Stopping our struggle stories

I spend 90% of my day telling stories.

As a professional communicator, I use different platforms and mediums to share key messages and to connect with an organization’s stakeholders in a meaningful way. Storytelling is a big buzzword but when its used in an impactful way, it benefits a business.

My mother also recently described me as the one always “with books all around” in bed (thanks mom for making me sound super social). Which actually now – looking around at my bed covered in books and notebooks – is still pretty accurate. If I’m not writing them at work – I’m reading stories.

Recently, I was excited about an opportunity to write a feature story for a magazine I’m working on. This is my jam I thought. My get lost in the zone passion is storytelling style of writing. No problem.

But I struggled to write it. Day after day this voice that creeped in to tell me “you’re not even THAT good of a writer.”

The whodoyouthinkyouare voice kept popping up over and over every time I sat down to write.

When negative feelings come, I started practicing this: instead of shaming myself for feeling bad (feedback loop from hell which leaves you feeling worse and worse) I get curious. 

Curiosity told me that the thought creeping in one of my struggle stories. A story – unlike the ones that benefit business – that holds me back.

Really, I’m spending 100% of my day telling stories but that extra 10 percent is not serving me.

I started to reflect on this struggle story of “not being good enough” or “who do you think you are” – a story ultimately of unworthiness – and realized how often we let negative stories run our lives.

Relationship struggle stories are reoccurring.  The longest ones we usually write.

My major relationship story would surface to tell me that vulnerability leads to heartbreak so its best to stay completely closed.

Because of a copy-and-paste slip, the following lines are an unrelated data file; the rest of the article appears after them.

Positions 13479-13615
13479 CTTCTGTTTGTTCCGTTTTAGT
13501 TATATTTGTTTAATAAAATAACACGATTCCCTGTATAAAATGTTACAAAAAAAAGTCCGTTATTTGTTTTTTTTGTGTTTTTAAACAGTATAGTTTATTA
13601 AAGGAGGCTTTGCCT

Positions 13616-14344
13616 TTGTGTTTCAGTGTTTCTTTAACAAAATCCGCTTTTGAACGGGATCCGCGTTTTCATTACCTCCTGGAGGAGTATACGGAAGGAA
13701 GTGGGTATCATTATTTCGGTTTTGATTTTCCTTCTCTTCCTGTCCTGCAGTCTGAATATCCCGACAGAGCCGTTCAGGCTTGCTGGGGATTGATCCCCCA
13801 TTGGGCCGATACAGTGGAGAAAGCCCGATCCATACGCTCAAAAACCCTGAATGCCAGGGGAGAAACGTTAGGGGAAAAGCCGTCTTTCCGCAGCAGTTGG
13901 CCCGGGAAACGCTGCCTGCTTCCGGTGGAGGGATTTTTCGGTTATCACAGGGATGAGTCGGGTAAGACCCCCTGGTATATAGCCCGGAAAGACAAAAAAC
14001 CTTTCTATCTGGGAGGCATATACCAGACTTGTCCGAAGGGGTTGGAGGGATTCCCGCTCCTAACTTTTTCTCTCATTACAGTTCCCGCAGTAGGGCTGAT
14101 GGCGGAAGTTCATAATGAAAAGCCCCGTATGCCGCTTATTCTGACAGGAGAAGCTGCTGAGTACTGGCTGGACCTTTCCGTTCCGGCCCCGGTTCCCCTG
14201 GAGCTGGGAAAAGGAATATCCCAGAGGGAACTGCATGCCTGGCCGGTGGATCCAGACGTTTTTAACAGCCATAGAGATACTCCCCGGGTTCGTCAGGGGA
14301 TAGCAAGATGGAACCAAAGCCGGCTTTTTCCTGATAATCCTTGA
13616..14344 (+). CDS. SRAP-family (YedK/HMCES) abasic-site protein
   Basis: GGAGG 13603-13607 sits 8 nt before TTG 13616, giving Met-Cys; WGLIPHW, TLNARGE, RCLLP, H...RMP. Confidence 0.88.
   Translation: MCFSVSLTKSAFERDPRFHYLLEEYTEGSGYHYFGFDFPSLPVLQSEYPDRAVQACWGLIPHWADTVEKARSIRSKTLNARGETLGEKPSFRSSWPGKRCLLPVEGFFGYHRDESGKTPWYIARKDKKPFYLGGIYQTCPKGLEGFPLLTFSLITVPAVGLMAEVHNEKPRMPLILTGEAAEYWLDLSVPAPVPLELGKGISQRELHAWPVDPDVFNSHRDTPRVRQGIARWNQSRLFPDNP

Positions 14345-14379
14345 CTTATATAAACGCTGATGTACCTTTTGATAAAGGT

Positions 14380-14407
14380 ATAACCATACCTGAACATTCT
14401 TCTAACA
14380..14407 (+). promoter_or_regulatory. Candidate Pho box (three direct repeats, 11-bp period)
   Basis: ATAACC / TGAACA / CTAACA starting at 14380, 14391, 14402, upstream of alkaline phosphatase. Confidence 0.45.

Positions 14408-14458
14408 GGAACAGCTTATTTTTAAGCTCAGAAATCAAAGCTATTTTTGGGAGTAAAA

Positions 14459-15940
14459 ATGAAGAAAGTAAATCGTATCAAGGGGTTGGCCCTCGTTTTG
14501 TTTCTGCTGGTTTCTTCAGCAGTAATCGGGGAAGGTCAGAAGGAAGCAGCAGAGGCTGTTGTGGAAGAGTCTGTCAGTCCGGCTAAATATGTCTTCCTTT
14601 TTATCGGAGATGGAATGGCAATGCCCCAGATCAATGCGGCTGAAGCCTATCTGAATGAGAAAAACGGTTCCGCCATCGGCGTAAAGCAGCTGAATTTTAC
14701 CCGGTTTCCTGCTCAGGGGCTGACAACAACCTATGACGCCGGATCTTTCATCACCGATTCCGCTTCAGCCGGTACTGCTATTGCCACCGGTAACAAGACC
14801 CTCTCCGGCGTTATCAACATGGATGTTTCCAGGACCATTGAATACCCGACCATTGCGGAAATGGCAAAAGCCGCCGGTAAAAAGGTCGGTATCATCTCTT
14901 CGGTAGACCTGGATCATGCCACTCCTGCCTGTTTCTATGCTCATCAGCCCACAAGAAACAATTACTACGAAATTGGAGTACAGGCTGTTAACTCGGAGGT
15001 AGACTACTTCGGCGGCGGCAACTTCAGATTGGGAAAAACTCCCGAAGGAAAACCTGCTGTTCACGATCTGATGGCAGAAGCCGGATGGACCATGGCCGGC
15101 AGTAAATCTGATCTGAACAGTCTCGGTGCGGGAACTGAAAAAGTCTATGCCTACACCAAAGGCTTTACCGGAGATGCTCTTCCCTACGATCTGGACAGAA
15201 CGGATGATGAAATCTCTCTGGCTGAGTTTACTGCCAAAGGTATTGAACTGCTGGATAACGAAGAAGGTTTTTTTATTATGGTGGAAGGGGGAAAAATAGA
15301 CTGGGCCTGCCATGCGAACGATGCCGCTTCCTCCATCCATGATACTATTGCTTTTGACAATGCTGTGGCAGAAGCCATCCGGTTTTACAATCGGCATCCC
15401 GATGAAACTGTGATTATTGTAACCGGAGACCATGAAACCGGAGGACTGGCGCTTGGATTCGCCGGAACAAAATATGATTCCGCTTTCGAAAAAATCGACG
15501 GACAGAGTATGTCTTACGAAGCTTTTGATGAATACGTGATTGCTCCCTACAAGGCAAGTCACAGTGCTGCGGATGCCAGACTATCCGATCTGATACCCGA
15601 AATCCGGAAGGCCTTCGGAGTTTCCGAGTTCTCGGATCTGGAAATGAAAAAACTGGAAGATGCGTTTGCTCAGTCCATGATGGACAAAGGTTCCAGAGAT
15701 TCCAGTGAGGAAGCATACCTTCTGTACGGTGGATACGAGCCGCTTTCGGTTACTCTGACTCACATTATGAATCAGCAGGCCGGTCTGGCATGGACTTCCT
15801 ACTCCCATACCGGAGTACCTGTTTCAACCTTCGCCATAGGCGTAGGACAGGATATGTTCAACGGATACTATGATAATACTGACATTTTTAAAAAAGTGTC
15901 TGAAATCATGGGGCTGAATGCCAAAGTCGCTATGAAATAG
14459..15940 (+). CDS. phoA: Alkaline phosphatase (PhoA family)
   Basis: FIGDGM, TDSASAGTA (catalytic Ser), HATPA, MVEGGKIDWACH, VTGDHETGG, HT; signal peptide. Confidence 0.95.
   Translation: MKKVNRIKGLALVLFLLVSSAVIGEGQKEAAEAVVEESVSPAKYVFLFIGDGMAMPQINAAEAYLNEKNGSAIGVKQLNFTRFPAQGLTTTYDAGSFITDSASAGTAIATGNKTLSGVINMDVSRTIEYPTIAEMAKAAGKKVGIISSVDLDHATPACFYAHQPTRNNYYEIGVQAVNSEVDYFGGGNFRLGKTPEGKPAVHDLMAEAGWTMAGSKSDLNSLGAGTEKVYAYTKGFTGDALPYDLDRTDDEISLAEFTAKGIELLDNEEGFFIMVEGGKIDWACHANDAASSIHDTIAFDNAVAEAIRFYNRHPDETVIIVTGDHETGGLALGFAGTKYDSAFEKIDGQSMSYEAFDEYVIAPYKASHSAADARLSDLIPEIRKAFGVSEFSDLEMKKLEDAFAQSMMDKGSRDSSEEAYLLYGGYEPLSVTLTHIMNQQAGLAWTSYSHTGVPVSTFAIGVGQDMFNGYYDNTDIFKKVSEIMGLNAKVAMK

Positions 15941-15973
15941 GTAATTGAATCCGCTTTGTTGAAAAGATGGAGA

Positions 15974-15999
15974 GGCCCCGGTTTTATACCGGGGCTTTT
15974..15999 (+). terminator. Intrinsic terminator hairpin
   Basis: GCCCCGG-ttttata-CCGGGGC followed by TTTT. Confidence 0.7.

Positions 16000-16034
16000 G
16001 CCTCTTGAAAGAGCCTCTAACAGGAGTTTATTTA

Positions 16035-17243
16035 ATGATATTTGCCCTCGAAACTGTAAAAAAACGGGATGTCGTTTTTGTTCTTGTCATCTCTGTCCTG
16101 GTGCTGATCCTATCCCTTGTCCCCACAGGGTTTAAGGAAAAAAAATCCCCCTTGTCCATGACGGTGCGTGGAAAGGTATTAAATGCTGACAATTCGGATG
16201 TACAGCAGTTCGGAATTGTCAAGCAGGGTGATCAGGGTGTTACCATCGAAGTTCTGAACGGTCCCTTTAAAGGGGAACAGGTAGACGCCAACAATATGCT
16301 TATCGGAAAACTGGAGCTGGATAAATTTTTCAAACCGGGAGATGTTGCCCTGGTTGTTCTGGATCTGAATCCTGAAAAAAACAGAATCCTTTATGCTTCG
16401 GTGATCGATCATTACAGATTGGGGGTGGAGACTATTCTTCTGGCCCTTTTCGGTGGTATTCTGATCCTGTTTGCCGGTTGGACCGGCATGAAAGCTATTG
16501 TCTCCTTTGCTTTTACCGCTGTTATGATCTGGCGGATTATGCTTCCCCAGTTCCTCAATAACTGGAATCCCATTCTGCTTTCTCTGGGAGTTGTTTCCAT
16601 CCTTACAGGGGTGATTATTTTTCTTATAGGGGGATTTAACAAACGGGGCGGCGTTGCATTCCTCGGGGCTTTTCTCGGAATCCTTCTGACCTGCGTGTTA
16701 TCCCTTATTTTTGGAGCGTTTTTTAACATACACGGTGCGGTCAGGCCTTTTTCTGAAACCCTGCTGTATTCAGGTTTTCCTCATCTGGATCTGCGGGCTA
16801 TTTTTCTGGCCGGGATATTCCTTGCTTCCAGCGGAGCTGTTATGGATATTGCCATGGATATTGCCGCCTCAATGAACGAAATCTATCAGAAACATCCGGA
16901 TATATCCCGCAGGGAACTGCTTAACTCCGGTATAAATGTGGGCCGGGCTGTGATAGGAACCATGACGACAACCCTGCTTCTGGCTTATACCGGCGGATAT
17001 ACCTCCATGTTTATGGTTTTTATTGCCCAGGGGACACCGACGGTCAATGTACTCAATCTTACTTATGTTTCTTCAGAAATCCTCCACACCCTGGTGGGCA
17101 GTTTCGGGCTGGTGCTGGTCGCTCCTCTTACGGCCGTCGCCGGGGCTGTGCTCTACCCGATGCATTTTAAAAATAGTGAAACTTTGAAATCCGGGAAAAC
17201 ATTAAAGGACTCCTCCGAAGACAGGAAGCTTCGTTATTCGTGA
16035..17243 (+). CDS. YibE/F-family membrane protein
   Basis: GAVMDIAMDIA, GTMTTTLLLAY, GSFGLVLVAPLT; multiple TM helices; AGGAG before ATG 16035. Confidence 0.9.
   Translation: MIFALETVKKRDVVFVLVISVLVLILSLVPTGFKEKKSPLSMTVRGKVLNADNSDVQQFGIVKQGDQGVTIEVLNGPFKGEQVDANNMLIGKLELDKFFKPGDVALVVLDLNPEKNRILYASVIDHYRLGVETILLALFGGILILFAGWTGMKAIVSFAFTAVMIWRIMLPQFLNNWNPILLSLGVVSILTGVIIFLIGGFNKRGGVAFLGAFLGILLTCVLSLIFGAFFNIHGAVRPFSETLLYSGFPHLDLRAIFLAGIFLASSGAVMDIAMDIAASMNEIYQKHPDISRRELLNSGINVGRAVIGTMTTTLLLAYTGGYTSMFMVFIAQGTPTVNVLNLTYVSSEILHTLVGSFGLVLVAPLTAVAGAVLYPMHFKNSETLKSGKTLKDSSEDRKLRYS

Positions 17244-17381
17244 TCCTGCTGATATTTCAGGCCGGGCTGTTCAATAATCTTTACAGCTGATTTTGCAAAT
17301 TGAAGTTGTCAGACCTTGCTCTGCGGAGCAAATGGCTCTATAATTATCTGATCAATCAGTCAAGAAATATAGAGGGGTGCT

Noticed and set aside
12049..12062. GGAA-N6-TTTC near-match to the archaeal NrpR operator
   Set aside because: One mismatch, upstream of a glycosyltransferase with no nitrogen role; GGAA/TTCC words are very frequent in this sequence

The result? My inability to be vulnerable and authentic in my relationships continued to keep me closed, cold and ultimately brought me further away from what I really wanted. Realizing that true connection NEEDS vulnerability was a game changer.

It’s uncomfortable. It is still uncomfortable sometimes. But it also feels so freakin’ good to be your authentic self with someone.

In my recovery, I held on tightly to the story that attempts at recovery always means relapse. That I would live semi-recovered with an eating disorder for the rest of my life.

Of course, I continued to struggle until I finally challenged this story. I started to visualize and ask myself – what would life look like with REAL recovery? (FYI – it looks pretty amazing).

I started to write new.

And now I untell that story every single day.

What stories no longer serve you? Challenge them.

Shifting struggle stories that keep you stuck take time. I think we hold on to them because we get addicted to the “struggle.” The pain and problems they bring up. Seems silly right? But I’ve seen how much I’ve held on to pain. How I’ve chosen the victim mentality over the opportunity to truly take responsibility and guide my life.

As I was reflecting I was reading the Universe Has Your Back by Gabrielle Bernstein and came across this quote that pieced it together for me:

…the story that pain has purpose. We live in a world that supports drama, terror, separation, and hardship. We’ve been guided to believe that without pain we have not accomplished or achieved….Pain does not equal purpose. Your purpose is to be joyful. Your purpose is to live with ease…

Pain does not equal purpose. You mean we can really choose and seek joy over pain? Damn.

Our awareness that these negative stories exist gives us the opportunity to change. To break up with the patterns that keep us stuck. Letting go is never easy, but in this case, it’s always worth it.

Extinguishing pain supporting stories bring us closer to that ease and joy we seek.

Letting go brings us closer to the relationships we want. Help us pursue our passions without the “not good enough stories” creeping in to slow us down. Letting go helps us on our journey to break addictions and seek true recovery. 

I’ve decided to keep leaning into joy. To challenge the negative stories and rewrite new.

The story we tell is what shows up in our life. So what story are you writing? 

xo Collette Marie